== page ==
Back in 2009, Solaris Mobile was awarded 2x15MHz of S-Band radio spectrum (2GHz), which sits next to mobile operators’ UMTS 3G band. Its concept is to offer a combination of wide area satellite coverage across the whole of the EU and local area terrestrial mobile networks.
The idea is that the satellite provides the perfect way to rapidly download and broadcast data to large numbers of people, while a new terrestrial 4G network supplies an on-demand singular path of data for high capacity use.
When Wireless caught up with Solaris Mobile at Mobile World Congress in February 2012, the company was looking at consumer services, such as satellite digital radio and streaming video to vehicles, while exploring the options for providing services to the PPDR community.
Matt Child, CEO at Solaris Mobile, explained at the PMR Summit in September, that the company’s focus has shifted in the interim.
‘We are focusing more on PPDR in Europe now,’ says Child. ‘The more we engaged with the sector, the more we realised the problems it was having in finding spectrum to access mobile broadband. Sure, they can go to the commercial mobile operators, but they do not operate in a mission critical way. For them it is adding additional cost of robustness without a productivity gain.’
The other main option for the PPDR community is to wait until EU governments provide them with some additional spectrum. But as Child points out: ‘Governments won’t provide that spectrum cheaply and probably not in the frequencies the PPDR sector is after. They will also need additional money to buy all the new equipment.
‘What we offer, therefore, is a middle road,’ he says. ‘We have the frequencies. It’s unencumbered spectrum – no one will be cleared off it and it has the advantage of being harmonised across Europe.’
Solaris Mobile’s plan for PPDR is that the terrestrial networks should be deployed in the main urban areas where most of the need is for the emergency services, while the satellite network is used outside. ‘This will optimise the cost of deployment,’ observes Child.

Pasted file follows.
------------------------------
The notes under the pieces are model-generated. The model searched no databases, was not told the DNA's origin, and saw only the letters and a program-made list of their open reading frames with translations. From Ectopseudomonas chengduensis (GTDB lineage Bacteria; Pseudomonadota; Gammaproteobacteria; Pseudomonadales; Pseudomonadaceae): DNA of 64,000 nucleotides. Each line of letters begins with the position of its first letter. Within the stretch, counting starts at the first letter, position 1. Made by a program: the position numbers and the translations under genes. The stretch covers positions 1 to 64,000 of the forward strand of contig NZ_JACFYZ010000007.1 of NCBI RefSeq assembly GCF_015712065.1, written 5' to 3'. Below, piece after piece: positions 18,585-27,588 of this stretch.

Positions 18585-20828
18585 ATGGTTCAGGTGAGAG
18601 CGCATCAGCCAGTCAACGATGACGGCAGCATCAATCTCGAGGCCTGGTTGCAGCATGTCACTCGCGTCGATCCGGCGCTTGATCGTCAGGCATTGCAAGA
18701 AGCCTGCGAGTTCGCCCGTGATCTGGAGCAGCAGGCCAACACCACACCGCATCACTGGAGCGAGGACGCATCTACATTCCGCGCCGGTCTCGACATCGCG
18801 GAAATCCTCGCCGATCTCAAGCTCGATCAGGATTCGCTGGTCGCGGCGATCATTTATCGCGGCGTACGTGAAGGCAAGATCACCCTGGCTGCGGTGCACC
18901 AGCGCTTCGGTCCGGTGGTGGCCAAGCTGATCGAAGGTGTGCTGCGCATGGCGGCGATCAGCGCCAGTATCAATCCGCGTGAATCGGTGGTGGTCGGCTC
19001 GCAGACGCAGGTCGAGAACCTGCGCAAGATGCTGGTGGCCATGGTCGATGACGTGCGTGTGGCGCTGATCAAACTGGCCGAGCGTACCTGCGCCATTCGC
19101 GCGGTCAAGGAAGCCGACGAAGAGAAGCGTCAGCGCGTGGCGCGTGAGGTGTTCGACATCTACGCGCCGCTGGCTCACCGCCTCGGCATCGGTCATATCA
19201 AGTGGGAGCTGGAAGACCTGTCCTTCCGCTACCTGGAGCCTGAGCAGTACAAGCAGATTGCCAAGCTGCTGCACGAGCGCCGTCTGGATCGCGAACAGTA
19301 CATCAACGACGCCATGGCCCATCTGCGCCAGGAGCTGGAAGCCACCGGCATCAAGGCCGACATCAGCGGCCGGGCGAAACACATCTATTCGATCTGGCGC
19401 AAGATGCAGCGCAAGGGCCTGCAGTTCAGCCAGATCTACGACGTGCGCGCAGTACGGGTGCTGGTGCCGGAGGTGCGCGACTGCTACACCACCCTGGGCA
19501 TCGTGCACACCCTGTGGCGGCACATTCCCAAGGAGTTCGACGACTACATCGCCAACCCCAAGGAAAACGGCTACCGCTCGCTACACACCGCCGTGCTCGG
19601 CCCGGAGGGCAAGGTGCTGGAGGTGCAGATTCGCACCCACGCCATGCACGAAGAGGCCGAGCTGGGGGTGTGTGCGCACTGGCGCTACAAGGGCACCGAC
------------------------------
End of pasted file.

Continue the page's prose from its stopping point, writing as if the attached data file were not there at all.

Solaris Mobile now has to get its vision out to the EC, national governments, regulators, potential terrestrial partners and the PPDR community. ‘We are ready to invest in the satellite to support a direct data service,’ says Child, ‘but we need a distribution partner to invest in the terrestrial side and commit to deploying and distributing services to the end users. Their role is to aggregate the demand.’
Solaris Mobile is currently talking to national regulators about dedicating a portion of its spectrum to the PPDR sector: ‘We are taking part in discussions with the relevant European regulatory agencies, advising on the benefits of using 2GHz S-Band for the critical communications sector.’
Child emphasises that Solaris Mobile’s proposal is an add-on to existing TETRA and Tetrapol services in Europe and not a substitute. It is there to provide help with accessing broadband services. There is still some standards approval work that needs to be completed around 3GPP and satellite technology, but antennas and other products ‘are in the works’.
In the meantime, Solaris Mobile is talking to the EU and other funding partners to see if they can provide the equity part of the financing, while the company will raise the rest. Child says the concept should be service ready by early 2014.